Lest you think Clinton's allies are taking this criticism lying down, I can report that I got a helpful press release Monday from pro-Clinton organization Correct the Record, detailing every question Clinton has asked voters she has met. It's riveting stuff:

"So we're in your classroom?" she asked a student at a community college in Iowa.

"What are your hours of operation?" she inquired of a business owner in New Hampshire.

"Do you want to share your story?" she asked another student in Nevada.

And yet people say politics is boring.

Reporters, the ones being spurned, are also growing perturbed. They're keeping track of the days it's been without a question (see here or here), and beginning to write stories on What It Means. Maggie Haberman of The New York Times, playing political consultant (every campaign reporter's secret wish), offers up a strategic assessment of what the consequences might be:

Mrs. Clinton, who has campaigned lightly in what aides have called a 'slow ramp-up,' can’t afford to appear as if she is taking things for granted. And she has historically needed a long runway in her campaigns, but the longer she goes without taking reporters' questions, the less recovery time she has from any mistakes. [The New York Times]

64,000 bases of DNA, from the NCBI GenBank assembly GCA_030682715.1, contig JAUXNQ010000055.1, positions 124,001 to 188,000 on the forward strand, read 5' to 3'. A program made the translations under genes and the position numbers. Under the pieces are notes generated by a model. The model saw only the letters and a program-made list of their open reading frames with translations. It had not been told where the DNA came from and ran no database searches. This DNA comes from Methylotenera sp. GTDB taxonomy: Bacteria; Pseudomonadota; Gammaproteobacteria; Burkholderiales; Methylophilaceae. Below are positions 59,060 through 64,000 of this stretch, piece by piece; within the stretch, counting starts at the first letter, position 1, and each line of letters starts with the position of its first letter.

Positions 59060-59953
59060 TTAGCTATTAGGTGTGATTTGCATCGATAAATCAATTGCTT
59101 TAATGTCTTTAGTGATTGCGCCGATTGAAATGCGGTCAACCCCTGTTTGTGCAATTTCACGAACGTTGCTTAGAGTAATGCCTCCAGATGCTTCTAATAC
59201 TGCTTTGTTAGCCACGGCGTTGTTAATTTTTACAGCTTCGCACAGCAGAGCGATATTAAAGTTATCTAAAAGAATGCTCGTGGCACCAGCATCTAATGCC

That's an odd thing to say, given that the election is over 17 months away. The obvious reason Hillary Clinton should take questions from journalists isn't that it's a political risk not to or that she might not make mistakes, it's so that the public can understand more about what she thinks and what she wants to do if she's elected.

Unfortunately, much of the time that's not what reporters are after. Look what happened with questions about the Iraq War over the last week or so.

It started with a perfectly legitimate question seeking to understand Jeb Bush's perspective on the worst foreign policy disaster in American history, but quickly devolved into a floating game of "gotcha," with every GOP candidate getting asked the question "Knowing what we know now, would you have invaded Iraq?" Each candidate's answer was then inevitably parsed, not for substance, but for hypocrisy and the tiniest of deviations from the other responses.